Thursday, June 22, 2017

Microhistory: What It Is, and What It's Good For (2)

Any explanation of the character and procedure of microhistory as a discernible methodology must begin with the story of its earliest practitioners and advocates. Who initiated the microhistorical method, and why?

In 1993, seventeen years after he first published the original, Italian version of his now-classic work The Cheese and the Worms: The Cosmos of a Sixteenth-Century Miller, Carlo Ginzburg, with tongue in cheek, claimed to know “two or three things” about microhistory.[1] He recalls that he and some of his Italian colleagues associated with the journal Quaderni storici began using the expression microhistoria in either 1977 or 1978.[2] They saw themselves as pioneers.

What were they setting out to do? Ginzburg explains that in his case, he was studying Inquisitorial trials “in an attempt to reconstruct, in addition to the attitudes of judges, those of the men and women accused of witchcraft.”[3] In his archival research, he hit upon the remarkable, intriguing story “of a sixteenth-century Friulian miller who was tried and condemned to death by the Inquisition.”[4] He notes that in the Introduction to the original 1976 edition of The Cheese and the Worms, he “took issue with an essay by [Francois] Furet in the Annales in which he asserted that the history of the subaltern classes in preindustrial societies can only be studied from a statistical point of view.”[5] The book that Ginsburg had by then produced was, in effect, a practical response to Furet: “In reducing the scale of observation, that which for another scholar could have been a simple footnote in a hypothetical monograph on the Protestant Reformation in Friuli was transformed into a book.”[6]

But what exactly was the significance and utility of The Cheese and the Worms and other works like it? As Ginzburg details, what he and others were discovering was that a close-up look permits historians “to grasp what eludes a comprehensive viewing.”[7] In other words, a narrow, even microscopic probe can lead to a necessary revision of a standard macrohistorical narrative. Ideally, then, microhistory holds the potential to contribute substantially to what twentieth-century social historians called “total history.” As I see it, this was and is one of the method’s great promises.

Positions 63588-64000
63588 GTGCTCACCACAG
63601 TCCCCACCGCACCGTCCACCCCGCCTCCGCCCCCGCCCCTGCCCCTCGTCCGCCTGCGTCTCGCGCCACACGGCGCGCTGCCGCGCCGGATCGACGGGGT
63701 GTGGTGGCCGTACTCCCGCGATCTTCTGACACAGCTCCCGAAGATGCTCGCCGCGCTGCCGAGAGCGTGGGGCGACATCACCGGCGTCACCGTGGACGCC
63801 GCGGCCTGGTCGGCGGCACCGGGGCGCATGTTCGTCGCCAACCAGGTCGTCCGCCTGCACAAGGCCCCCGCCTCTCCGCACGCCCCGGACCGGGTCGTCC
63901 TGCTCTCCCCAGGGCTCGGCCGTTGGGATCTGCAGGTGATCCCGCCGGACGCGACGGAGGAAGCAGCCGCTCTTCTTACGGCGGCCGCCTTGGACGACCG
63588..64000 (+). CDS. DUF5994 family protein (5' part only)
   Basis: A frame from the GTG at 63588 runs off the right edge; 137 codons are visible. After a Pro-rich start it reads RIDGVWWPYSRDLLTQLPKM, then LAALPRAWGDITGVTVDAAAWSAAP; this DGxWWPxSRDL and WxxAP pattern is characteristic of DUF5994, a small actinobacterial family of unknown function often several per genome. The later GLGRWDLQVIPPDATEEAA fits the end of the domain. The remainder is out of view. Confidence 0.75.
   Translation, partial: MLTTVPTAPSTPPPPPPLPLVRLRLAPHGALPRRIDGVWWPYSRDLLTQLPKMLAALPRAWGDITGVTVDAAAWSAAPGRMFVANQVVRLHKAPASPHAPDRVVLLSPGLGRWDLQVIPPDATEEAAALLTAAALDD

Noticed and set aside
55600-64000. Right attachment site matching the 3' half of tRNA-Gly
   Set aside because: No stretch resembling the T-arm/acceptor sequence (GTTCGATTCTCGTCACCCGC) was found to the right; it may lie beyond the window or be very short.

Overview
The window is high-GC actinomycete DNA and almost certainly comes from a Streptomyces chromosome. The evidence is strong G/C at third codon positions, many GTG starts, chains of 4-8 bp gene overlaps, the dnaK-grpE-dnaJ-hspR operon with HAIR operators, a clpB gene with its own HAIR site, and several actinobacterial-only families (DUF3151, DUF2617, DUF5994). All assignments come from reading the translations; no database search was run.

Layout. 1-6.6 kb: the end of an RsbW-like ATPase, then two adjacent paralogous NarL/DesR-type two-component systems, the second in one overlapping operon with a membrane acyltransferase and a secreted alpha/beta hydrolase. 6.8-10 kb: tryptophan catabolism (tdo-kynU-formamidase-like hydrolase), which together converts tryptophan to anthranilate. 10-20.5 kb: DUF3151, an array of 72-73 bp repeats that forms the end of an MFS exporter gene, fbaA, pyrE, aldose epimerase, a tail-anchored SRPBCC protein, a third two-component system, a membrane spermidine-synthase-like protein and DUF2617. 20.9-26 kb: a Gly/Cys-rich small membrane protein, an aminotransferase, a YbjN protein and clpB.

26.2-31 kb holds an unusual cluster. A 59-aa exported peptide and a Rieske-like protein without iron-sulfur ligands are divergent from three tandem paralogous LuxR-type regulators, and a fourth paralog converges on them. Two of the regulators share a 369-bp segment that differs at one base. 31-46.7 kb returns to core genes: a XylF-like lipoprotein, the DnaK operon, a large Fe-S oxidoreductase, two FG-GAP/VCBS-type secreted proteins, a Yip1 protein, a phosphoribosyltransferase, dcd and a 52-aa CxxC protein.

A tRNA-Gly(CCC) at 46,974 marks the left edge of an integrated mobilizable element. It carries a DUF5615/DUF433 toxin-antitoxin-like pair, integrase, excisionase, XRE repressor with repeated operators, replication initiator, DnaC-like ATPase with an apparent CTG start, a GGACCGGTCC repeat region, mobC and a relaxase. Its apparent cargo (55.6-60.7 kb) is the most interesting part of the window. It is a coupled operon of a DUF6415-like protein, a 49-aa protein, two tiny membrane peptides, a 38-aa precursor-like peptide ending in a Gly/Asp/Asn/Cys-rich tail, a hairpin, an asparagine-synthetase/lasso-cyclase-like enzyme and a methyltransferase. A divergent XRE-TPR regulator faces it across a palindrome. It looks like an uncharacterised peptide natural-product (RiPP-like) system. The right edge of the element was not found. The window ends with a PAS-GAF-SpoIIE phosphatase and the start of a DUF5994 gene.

Karl Appuhn captures the essence of the approach when he writes that microhistory “is a historical method that takes as its object of study the interactions of individuals and small groups with the goal of isolating ideas, beliefs, practices, and actions that would otherwise remain unknown by means of more conventional historical strategies.”[8]

Appuhn further explains that the earliest microhistorians were responding to a perceived weakness in the way that scholars had come to practice social history. Instead of establishing and describing “the broader economic, demographic, and social structures” that traditional social historians took as their subject matter, practitioners wanted to “rediscover the lived experience of individuals.” The goal was to reveal how those individuals interacted with those very same structures.

And this was no mere novelty. The outlook of the microhistorians included an indictment: “Their criticism of traditional social science approaches” was not that social science was not possible or desirable. It was, rather, that social scientists had made “generalizations that do not hold up when tested against the concrete reality of the small-scale life” that they claimed to describe and interpret.[9] By going in the opposite direction, from small to large, microhistorians believed that they could recover some of “the lost peoples of Europe.”[10] Along this line, an essential move was to assume that the past is absolutely foreign to us. Whatever similarities might appear to exist between the past and the present must be ignored in the interests of discovering the unique features and dimensions of past societies. As Ginzburg described it, the process begins with “making the past dead.”[11]